I’m fitting a regression on the log(y). Is it valid to back transform point estimates (and confidence/prediction intervals) by exponentiation? I don’t believe so, since E[f(X)]≠f(E[X]) but wanted other’s opinions.

My example below shows conflicts with back transforming (.239 vs .219).

`set.seed(123) a=-5 b=2 x=runif(100,0,1) y=exp(a*x+b+rnorm(100,0,.2)) # plot(x,y) ### NLS Fit f <- function(x,a,b) {exp(a*x+b)} fit <- nls(y ~ exp(a*x+b), start = c(a=-10, b=15)) co=coef(fit) # curve(f(x=x, a=co[1], b=co[2]), add = TRUE,col=2,lwd=1.2) predict(fit,newdata=data.frame(x=.7)) [1] 0.2393773 ### LM Fit # plot(x,log(y)) # abline(lm(log(y)~x),col=2) fit=lm(log(y)~x) temp=predict(fit,newdata=data.frame(x=.7),interval='prediction') exp(temp) fit lwr upr 1 0.2199471 0.1492762 0.3240752`

**Answer**

It depends on what you want to obtain at the other end.

A confidence interval for a transformed parameter transforms just fine. If it has the nominal coverage on the log scale it will have the same coverage back on the original scale, because of the monotonicity of the transformation.

A prediction interval for a future observation also transforms just fine.

An interval for a mean on the log scale will not generally be a suitable interval for the mean on the original scale.

However, sometimes you can either exactly or approximately produce a reasonable estimate for the mean on the original scale from the model on the log scale.

However, care is required or you might end up producing estimates that have somewhat surprising properties (it’s possible to produce estimates that don’t themselves have a population mean for example; this isn’t everyone’s idea of a good thing).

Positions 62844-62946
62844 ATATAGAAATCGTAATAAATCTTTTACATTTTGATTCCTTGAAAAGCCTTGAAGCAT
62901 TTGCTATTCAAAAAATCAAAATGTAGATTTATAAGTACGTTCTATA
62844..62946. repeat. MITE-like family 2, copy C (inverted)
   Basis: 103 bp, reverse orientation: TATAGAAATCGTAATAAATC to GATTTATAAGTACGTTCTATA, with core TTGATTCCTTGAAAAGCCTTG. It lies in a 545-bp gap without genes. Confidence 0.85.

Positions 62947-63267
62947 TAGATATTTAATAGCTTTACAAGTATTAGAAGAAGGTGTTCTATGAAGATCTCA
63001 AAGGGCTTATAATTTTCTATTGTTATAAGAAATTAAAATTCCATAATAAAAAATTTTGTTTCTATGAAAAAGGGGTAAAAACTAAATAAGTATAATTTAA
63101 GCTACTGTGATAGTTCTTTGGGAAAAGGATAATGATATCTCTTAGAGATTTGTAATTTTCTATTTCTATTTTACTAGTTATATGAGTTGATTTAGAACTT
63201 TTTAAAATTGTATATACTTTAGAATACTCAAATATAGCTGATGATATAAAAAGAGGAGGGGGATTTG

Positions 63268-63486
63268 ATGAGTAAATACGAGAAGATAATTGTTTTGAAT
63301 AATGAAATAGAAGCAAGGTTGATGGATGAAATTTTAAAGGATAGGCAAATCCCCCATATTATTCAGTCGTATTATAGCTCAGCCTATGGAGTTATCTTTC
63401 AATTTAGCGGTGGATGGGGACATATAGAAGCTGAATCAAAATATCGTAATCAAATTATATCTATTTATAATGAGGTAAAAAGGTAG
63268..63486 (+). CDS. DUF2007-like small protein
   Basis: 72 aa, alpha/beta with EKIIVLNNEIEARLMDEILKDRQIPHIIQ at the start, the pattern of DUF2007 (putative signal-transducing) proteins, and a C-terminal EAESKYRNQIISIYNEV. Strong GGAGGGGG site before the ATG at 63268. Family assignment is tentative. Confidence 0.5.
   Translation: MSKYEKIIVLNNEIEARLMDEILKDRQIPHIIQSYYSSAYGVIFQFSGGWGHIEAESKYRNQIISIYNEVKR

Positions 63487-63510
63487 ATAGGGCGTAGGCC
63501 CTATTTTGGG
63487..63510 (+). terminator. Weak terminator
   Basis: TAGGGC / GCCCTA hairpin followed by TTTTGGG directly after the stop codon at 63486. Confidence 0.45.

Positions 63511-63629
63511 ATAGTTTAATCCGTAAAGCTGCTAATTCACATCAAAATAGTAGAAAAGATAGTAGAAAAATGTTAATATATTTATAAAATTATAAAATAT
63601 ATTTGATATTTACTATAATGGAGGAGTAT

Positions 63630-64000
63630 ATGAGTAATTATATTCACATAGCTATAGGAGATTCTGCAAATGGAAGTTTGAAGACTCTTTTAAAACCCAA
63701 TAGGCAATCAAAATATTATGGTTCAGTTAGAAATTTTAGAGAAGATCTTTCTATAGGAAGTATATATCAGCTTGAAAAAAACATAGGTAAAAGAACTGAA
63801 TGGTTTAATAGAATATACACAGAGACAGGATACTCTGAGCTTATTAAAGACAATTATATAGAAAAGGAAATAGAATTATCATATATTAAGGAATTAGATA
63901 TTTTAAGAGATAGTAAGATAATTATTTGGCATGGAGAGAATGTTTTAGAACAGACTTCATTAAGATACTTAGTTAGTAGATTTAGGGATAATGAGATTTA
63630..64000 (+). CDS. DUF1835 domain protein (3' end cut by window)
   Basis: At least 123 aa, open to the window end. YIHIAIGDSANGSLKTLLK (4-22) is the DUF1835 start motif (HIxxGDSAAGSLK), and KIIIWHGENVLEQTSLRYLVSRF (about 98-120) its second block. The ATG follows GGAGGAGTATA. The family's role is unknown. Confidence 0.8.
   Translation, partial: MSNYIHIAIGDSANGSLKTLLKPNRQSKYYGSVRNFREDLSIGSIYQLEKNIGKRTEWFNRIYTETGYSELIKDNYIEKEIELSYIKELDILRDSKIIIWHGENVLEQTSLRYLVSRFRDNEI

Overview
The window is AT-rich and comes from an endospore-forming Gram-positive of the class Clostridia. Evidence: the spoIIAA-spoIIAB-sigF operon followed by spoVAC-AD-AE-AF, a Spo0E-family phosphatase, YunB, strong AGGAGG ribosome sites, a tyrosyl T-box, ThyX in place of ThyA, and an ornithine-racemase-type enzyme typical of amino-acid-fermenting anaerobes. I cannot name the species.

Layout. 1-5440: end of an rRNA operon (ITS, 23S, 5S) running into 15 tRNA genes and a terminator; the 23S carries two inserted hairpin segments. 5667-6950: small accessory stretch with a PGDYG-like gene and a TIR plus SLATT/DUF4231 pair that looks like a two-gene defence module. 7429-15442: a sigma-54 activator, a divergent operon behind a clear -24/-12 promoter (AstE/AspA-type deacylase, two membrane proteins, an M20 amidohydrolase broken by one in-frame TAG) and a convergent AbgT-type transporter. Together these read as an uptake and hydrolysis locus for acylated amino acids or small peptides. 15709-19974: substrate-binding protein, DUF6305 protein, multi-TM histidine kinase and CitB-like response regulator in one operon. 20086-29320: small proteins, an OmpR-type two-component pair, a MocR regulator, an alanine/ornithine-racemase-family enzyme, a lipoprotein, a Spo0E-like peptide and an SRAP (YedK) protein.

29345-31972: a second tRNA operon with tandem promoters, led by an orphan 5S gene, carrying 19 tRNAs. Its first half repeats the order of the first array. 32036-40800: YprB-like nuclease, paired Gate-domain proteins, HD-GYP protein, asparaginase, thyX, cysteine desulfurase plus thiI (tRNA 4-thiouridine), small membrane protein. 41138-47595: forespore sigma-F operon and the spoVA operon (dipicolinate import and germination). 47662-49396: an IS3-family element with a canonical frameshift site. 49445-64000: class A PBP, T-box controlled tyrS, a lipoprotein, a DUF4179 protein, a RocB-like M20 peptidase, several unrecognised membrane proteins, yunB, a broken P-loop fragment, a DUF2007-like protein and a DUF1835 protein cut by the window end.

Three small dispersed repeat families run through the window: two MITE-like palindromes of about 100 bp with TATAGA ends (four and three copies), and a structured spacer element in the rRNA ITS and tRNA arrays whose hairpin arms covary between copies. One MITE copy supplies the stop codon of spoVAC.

So for example, in the lognormal case, when you exponentiate back, you have a nice estimate of exp(μi), and you might note that the population mean is exp(μi+12σ2), so you may think to improve exp(^μi) by scaling it by some estimate of exp(12σ2).

One should at least be able to get consistent estimation and indeed some distributional asymptotics via Slutsky’s theorem (specifically the product-form) as long as one can consistently estimate the adjustment. The continuous mapping theorem says that you can if you can estimate σ2 consistently… which is the case.

So as long as ˆσ2 is a consistent estimator of σ2, then

exp(^μi)⋅exp(12ˆσ2) converges in distribution to the distribution of exp(^μi)⋅exp(12σ2) (which by inspection will then be asymptotically lognormally distributed). Since ^μi will be consistent for μi, bu the continuous mapping theorem, exp(^μi) will be consistent for exp(μi), and so we have a consistent estimator of the mean on the original scale.

See here.

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**Attribution***Source : Link , Question Author : Glen , Answer Author : Community*